I’ve talked a lot about the Posterous blog platform where you post your articles by email, but you may already be able to do that with your current blog platform. Blogger, TypePad and WordPress.com offer email posting once you set up a special mailbox for your blogs. Like Posterous, the subject line in the email becomes the post title and the body of the message is the body of the post. All services accept rich text messages with images although they might “adjust” the underlying HTML to suit their posting format.
As phones – and now tablets – offer more capabilities in the form of apps, you’ll find all kinds of apps to support your blogging. WordPress has built apps for both iOS (iPhone/iPad) and Android devices that has most of the editing and organizing features you find in the online editor. They will also let you work in multiple WordPress blog sites [both hosted and self-managed]. The iPad version of this app is impressive and an easy adjustment from the online editing platform. These are all free apps.
TypePad offers an older mobile app for Palm OS, Windows Mobile 5 and Symbian Series 60 devices. They are free downloads from their site.
In the iOS market, you’ll find apps with blogging features. One good example is Mariner Software’s MacJournal – available for both iPhone [$4.99] and iPad [$5.99]. It posts to all the major blog sites. If you’re already a MacJournal fan using the desktop version, you’ll be right at home with the mobile versions.
If you’d like to browse the apps markets, you’ll find these sites useful:
Note that unlike the iOS market which is totally controlled by Apple, the Android market is wide open. You’ll find many sites in addition to the one listed above offering apps. There are many benefits to this, but also many concerns. Be very cautious when buying/downloading apps from unfamiliar sites. This is true for all desktop and mobile apps – not just Android.
For those not familiar with this handy tool, Scribefire is a blog editor available as browser add-ons to Firefox, Chrome and now Safari. Once installed, it places an icon in your browser’s toolbar which quickly displays the editor ready to go. Scribefire can support blogging to multiple blogs and provides a feature-rich editor.
href=”http://web.archive.org/web/20050501145606/moultriecreek.typepad.com/computing/2003/10/an_introduction.html”>first article to a new blog called Simple Computing. I had been reading other blogs for some time and found them both engaging and informative. The blogs written by our military men and women were most addictive since they described the events in Afghanistan and Iraq from a very personal point of view – without the blinders of agenda or politics.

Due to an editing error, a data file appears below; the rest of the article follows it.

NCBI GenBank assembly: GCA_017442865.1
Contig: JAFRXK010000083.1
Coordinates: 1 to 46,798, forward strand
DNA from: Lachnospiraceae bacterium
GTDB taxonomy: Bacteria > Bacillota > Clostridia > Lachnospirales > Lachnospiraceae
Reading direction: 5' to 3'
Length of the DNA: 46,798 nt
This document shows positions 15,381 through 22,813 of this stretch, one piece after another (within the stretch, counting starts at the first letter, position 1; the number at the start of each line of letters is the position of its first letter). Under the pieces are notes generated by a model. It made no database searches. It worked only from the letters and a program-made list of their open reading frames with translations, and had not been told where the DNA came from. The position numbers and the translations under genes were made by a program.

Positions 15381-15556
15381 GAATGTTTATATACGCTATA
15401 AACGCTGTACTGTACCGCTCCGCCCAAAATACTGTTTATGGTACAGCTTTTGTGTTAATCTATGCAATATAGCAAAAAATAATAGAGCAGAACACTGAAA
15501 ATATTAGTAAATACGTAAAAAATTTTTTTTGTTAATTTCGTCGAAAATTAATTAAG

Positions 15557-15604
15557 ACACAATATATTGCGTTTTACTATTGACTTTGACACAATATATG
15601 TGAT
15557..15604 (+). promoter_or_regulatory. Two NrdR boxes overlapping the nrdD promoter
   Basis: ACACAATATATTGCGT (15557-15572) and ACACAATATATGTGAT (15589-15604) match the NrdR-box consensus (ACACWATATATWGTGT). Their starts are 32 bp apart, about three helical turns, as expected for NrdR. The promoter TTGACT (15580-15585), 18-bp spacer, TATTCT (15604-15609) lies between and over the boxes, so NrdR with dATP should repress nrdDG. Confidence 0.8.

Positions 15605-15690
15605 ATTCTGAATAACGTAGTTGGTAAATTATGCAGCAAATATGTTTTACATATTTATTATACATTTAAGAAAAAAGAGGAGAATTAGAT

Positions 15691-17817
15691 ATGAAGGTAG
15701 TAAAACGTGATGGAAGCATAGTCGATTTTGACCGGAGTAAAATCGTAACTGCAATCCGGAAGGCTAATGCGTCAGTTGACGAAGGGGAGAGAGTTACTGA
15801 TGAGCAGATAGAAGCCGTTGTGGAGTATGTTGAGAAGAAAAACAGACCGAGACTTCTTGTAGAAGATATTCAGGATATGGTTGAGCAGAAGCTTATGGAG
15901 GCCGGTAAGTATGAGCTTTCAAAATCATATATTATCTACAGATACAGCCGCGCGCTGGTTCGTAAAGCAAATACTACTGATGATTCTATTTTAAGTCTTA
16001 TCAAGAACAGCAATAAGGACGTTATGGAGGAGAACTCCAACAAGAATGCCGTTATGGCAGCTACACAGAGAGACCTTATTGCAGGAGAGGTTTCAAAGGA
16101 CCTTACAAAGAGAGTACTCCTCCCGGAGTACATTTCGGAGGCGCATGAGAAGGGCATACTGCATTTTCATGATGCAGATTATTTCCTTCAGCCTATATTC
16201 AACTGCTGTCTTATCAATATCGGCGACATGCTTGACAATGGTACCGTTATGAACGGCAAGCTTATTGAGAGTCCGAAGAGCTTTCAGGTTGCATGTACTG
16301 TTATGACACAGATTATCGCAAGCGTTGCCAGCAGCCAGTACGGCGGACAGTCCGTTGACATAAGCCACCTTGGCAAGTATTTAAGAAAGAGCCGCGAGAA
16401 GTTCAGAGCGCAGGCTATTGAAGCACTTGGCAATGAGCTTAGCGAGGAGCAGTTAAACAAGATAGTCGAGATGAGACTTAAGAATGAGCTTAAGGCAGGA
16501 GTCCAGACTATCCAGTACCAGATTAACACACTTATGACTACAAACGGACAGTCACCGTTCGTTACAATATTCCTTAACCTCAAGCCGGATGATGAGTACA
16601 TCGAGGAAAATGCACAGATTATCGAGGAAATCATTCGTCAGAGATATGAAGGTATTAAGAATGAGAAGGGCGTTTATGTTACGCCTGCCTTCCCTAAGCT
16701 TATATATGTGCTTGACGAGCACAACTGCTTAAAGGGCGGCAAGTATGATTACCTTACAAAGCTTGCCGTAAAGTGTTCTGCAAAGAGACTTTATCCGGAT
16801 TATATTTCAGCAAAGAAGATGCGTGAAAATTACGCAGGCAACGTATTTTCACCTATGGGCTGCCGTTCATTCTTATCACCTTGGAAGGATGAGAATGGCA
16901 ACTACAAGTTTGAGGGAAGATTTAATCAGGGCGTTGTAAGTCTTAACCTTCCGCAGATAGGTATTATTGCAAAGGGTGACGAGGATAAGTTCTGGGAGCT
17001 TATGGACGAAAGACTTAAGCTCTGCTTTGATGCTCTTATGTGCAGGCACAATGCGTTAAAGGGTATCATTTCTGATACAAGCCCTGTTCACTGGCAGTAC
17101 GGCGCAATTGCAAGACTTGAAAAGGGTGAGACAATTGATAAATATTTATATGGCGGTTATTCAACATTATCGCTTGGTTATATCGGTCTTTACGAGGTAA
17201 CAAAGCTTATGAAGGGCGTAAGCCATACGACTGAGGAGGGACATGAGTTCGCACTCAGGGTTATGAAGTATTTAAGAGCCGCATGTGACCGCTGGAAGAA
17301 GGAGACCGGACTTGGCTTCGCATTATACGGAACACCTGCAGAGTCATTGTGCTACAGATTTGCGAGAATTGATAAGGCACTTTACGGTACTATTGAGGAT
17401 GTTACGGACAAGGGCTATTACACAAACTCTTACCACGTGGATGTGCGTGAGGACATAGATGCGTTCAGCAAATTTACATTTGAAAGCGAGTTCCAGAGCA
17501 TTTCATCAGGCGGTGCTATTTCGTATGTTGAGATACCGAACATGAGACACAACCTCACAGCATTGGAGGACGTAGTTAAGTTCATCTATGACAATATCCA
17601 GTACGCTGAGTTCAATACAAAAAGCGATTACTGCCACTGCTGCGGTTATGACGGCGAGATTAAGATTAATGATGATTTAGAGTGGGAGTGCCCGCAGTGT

I don’t even know the name of the person who was my blogging inspiration. To me she was Major Pain, an Army nurse serving at Camp Anaconda. She would send emails home to her brother who posted them to a blog titled “Magic in the Baghdad Cafe”. From the hilarious story about the live turkey received as a gift from Iraqi locals to the emotional Saving Specialist Gray, I was connected to this woman.
Obviously, I had no war experiences to write about, but I did have the presence of mind to start with something I did know a bit about – computers. I had been writing technical articles and howto stuff for some time so I was able to build some blogging experience with something I knew. Later, Simple Computing would morph into Family Matters where the discussion was more focused on the technology of online research and family history.
Today my newsreader delivers the latest from more than 300 blogs covering not only the military, but also news, genealogy, technology, local interests and shopping. I’m actively writing three different blogs and contributing to several more. I’ve made friends from all over the world who inspire and challenge me. It’s still a fascinating and enjoyable pastime and something I hope to continue doing for a long, long time.
To all my blogging friends, thanks for your friendship and your support. You’re why I’m still here.